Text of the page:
Thursday, May 19, 2016

The Grace In Aging

This is the name of a book that I am slowly reading and finding to be really helpful these days.

What it is saying in a nutshell is that  as we age our  slowing down and dismantling our work identity enables us to focus more and more on the inner life.  And that is when we can find peace and wisdom.

There is - within all of us - a hunger for awareness that is more than our own little lives but the activities of making a living can tamp down that desire and tell us that we don't have time for "naval gazing."  And the culture continues to promote the virtues of the "outer life" - job, appearance, material possession, financial security. And promote the myth not only that we can make it happen but keep it forever.  Which is all part of the  big lie.

As we get older, we can no longer deny the basic impermanence that is life.  Nothing stays the same.  Yesterday I went to a concert and watched beautiful Reagan play the Viola in the middle school orchestra.  I was with Marnie and Addie and at some moment I flashed on Marnie as a toddler and marveled that I have seen all these changes just in these people that I love.  Nothing stays the same and there is joy in change and sorrow.  There just is.

The grace in aging is seeing the impermanence and just accepting it.  Too much of life is trying to keep everything the same and clinging to our ideas of how it should be and our attachments.  Kathleen Singh writes:

"We double the suffering of a human life with our attachments and aversions, our lack of equanimity and our lack of wisdom about the way things actually exist.  We magnify it, we life in "suffering squared."

I read these words and I sort of get it- certainly it is easier to see in others than in myself.  One of the great learnings for me of these last few years is realizing that my mind cannot always be trusted.  My mind can be overactive and see only part of the picture of events. She writes - "The ego comes to be recognized, without a doubt, with no more denial, as an unreliable refuge."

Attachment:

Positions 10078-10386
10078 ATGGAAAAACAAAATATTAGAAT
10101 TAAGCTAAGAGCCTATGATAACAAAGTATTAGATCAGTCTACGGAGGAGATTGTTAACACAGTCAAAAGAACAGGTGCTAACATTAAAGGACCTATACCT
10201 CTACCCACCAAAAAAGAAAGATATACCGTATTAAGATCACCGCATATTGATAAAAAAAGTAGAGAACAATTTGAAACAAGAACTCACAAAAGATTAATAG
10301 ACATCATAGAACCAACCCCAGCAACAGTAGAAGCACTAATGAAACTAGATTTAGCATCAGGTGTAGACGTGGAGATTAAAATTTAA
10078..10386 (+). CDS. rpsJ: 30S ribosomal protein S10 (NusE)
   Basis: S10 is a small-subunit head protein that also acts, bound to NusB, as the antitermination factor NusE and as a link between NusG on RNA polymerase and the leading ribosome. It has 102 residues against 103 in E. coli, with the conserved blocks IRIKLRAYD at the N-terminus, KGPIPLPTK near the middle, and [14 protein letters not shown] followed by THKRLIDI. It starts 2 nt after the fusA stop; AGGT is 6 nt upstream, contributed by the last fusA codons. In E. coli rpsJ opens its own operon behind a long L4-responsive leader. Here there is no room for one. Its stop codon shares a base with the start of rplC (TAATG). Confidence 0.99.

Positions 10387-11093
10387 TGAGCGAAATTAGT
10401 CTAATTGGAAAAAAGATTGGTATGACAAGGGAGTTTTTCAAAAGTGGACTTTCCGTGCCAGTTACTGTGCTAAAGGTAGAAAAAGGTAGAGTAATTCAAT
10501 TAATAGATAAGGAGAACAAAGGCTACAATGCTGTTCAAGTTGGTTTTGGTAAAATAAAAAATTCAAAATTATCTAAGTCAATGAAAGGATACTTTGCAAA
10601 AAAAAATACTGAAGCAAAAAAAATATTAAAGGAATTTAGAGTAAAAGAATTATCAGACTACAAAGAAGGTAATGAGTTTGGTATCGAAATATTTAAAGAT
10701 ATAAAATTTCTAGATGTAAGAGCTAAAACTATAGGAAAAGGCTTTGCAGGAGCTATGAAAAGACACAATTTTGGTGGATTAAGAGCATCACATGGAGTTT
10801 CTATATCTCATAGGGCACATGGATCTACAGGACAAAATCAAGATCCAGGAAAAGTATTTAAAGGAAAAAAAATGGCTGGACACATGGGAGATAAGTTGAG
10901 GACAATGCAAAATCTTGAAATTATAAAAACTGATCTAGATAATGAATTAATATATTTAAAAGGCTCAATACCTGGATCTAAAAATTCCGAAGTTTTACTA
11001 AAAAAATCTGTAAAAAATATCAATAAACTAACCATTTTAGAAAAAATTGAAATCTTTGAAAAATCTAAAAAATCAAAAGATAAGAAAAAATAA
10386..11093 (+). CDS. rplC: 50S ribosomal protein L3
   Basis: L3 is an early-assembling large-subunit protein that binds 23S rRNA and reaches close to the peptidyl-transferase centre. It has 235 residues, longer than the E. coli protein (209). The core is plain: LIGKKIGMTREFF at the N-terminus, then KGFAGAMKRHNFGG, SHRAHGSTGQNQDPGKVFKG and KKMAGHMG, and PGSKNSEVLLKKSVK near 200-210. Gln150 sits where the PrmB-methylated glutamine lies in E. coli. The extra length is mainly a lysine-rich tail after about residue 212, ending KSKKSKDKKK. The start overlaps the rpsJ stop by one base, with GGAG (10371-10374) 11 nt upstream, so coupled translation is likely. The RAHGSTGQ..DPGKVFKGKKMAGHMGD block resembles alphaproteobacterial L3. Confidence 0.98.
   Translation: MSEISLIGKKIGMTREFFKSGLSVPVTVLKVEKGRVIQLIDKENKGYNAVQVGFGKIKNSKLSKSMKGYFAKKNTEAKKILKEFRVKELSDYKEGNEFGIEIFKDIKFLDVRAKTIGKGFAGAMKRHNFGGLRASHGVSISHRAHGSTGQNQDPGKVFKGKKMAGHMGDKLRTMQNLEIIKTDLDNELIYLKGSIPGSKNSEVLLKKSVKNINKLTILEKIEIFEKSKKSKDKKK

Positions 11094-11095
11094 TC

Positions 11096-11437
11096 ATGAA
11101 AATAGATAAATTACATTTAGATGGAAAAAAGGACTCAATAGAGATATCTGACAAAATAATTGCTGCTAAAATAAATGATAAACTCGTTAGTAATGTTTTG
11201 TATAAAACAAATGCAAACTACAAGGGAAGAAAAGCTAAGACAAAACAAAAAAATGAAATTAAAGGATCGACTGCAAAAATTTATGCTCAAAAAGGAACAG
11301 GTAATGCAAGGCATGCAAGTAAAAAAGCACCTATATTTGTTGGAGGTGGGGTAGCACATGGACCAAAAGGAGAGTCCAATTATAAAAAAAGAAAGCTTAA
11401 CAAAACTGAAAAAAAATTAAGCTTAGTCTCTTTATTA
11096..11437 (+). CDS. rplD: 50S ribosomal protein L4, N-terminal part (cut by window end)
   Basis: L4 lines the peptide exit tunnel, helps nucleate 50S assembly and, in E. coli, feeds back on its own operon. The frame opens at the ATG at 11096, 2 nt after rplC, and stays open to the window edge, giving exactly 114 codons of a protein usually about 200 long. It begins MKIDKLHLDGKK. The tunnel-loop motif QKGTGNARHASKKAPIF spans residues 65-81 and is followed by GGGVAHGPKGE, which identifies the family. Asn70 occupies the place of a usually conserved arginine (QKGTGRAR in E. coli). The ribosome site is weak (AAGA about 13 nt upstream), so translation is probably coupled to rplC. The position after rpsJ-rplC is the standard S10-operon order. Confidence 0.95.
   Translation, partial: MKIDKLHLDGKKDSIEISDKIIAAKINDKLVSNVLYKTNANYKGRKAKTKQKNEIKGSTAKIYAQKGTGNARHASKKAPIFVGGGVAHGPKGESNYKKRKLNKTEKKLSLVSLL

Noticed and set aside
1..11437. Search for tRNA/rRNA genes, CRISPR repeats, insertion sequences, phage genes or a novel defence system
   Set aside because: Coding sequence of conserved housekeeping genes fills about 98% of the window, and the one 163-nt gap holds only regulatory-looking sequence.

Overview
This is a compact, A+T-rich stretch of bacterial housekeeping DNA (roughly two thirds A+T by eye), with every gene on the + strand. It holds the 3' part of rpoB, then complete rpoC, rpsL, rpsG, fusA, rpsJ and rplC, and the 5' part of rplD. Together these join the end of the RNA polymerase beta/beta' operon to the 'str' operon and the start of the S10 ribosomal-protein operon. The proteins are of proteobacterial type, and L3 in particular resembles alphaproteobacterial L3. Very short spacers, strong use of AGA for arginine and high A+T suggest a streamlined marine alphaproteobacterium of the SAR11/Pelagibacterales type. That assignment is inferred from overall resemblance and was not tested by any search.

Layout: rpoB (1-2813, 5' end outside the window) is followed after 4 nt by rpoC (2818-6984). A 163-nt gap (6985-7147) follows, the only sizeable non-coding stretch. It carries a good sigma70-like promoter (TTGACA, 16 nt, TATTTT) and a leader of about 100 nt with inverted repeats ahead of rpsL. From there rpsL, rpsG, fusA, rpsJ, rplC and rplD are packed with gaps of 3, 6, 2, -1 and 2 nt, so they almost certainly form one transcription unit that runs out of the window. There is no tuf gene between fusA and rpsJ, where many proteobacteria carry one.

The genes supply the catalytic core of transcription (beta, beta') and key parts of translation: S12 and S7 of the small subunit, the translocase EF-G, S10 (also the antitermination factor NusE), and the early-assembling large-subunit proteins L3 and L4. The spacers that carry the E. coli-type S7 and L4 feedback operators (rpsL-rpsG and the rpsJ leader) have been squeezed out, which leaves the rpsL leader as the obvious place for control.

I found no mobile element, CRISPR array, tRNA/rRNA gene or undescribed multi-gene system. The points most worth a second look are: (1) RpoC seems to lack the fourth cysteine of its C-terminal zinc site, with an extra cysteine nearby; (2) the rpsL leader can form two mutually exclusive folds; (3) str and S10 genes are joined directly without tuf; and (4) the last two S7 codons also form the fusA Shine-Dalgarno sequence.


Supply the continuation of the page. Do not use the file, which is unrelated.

Thoreau wrote this:

It is remarkable how easily and insensible we fall into 
a particular route, 
and make a beaten track for ourselves....
the surface of the earth is soft and impressible by the feet of men;
and so the paths with which the mind travels,
how worn and dusty, then must be the highways of the world,
how deep the ruts of tradition and conformity!

Kathleen Singh writes about a "greater power that is frightening in its utter mystery."  The blessing of life - not just the one who are aging - but the life of every human being is hearing and responding to the  call to go deeper  into relationship with the Holy One.  For me at this time in my life, the words "Let Go" keep coming over and over again.

So I keep reading, keep having times of silence and solitude in my "sitting practice" I keep writing and find that slowly but surely the chaos clears and I begin to find grace and beauty in very ordinary moments of my life.

there is much we can do
to open ourselves to receiving His favors.
 - Saint Teresa of Avila

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